On Oct. 21, 2016, a chemical company driver unintentionally attached a sulfuric acid hose to a tank filled with sodium hypochlorite, more commonly known as bleach.
The dangerous solution generated from the chemical reaction mixup at a MGPI Processing Inc. facility released a toxic vapor cloud.
Thousands of Atchison, Kansas residents had to seek shelter, and community members in nearby areas had to evacuate. At least 140 employees and members of the public sought medical attention, according to the U.S. Chemical Safety and Hazard Investigation Board (CSB). An MGPI worker and five members of the public required hospitalization as a result of exposure to the plume.
The CSB determined the only way to stop the dangerous chemical mixing was to close the manual valves or trigger the truck’s emergency shut-offs, which could not be accomplished because of the spreading vapor. The agency also discovered the sulfuric acid and sodium hypochlorite fill lines were similar in resemblance and operation, which made it more likely for a worker to incorrectly connect them.
After a subsequent investigation, the CSB provided the following recommendations to MGPI Processing:
Commission an independent engineering evaluation of the Mod B building and ventilation system and, based on the results of that evaluation, implement design changes and controls to protect occupants from a chemical release. At a minimum, the evaluation should assess the effectiveness of the building ventilation system, indoor and outdoor sources of chemicals, air intake locations, contaminant control methods such as filtration and removal, contaminant monitoring devices, and automation. The engineering evaluation of the ventilation system should consider airborne contaminants during normal operations as well as spills, releases, and chemicals produced from unintended reactions and inadvertent mixing.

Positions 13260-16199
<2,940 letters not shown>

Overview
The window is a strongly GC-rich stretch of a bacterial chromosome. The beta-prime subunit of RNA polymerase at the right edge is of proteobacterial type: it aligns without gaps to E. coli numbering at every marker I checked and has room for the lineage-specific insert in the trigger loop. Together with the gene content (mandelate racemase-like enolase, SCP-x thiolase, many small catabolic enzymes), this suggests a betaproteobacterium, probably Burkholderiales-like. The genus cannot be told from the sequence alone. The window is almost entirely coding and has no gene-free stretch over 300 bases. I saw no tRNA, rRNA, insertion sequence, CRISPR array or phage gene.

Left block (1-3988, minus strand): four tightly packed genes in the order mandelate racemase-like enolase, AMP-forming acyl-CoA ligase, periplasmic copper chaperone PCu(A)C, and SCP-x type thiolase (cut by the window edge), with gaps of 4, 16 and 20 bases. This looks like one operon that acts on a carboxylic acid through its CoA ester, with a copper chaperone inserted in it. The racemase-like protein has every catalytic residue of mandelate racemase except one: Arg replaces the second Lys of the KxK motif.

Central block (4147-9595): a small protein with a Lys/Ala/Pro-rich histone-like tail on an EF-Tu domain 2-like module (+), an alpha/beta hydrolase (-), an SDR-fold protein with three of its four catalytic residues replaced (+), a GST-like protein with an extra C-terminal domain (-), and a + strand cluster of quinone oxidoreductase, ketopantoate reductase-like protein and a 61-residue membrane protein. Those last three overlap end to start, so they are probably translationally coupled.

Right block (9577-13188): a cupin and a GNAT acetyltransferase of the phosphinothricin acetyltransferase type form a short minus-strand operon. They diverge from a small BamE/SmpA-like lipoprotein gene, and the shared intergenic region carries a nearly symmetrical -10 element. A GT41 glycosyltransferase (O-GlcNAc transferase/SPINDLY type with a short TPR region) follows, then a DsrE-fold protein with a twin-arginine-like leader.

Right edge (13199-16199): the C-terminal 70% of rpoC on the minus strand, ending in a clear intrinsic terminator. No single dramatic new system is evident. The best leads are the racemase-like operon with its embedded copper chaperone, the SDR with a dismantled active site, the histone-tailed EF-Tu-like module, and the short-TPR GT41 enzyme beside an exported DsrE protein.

Conduct an evaluation of the Mod B chemical transfer equipment (e.g., fill lines, transfer valves, transfer piping, tanks and other associated equipment) and install appropriate engineering safeguards to prevent and mitigate an unintended reaction, chemical release, or spill during bulk unloading. Where feasible, install safeguards, such as alarms and interlocks, to prevent personnel from opening the incorrect chemical transfer valves during deliveries. In addition, install mitigation measures to automatically shut down the transfer of chemicals into the facility based on process deviations or abnormal conditions (e.g., 44 CSB MGPI Processing Case Study pressure, temperature, flow or level indications; gas detection).
Prior to the incident case study release, MGPI Processing began to examine its processes and equipment to “identify opportunities to reduce risk and prevent reoccurrence,” according to the CSB.
The company provided the agency with a list of revisions to the agency, which resulted in only two issued recommendations. It took MGPI only 90 days to comply with the CSB.
Several new safeguards were implemented, including:
- Upgrading chemical unloading and transfer
equipment with chemical portal separation, signage,
unique locks, and fittings
- Implementing an innovative key control and
chemical unloading sequences;
- Upgrading monitoring and detection equipment to
decrease the risk of chemical releases;
- Adding new emergency shutdown devices to
complement the devices that were already in place
- Adding an egress from the facility control room
- Installing more emergency supplied air packs along
the egress path
- Improving movement within the control room by
moving the center control console from the middle
of the control room to the walls
- Conducting several process hazard analyses (PHAs)
covering propylene oxide, phosphorus oxychloride,
and acetic anhydride
- Removing the acetic anhydride process entirely,
leaving only four liquid bulk chemicals at the facility
as opposed to five, thus reducing the number of bulk
flammable chemicals from two to only one.
The CSB commended MGPI Processing, noting it as one of the “fastest full implementations of substantial safety recommendations in the history of the CSB.”
Source: EHS Today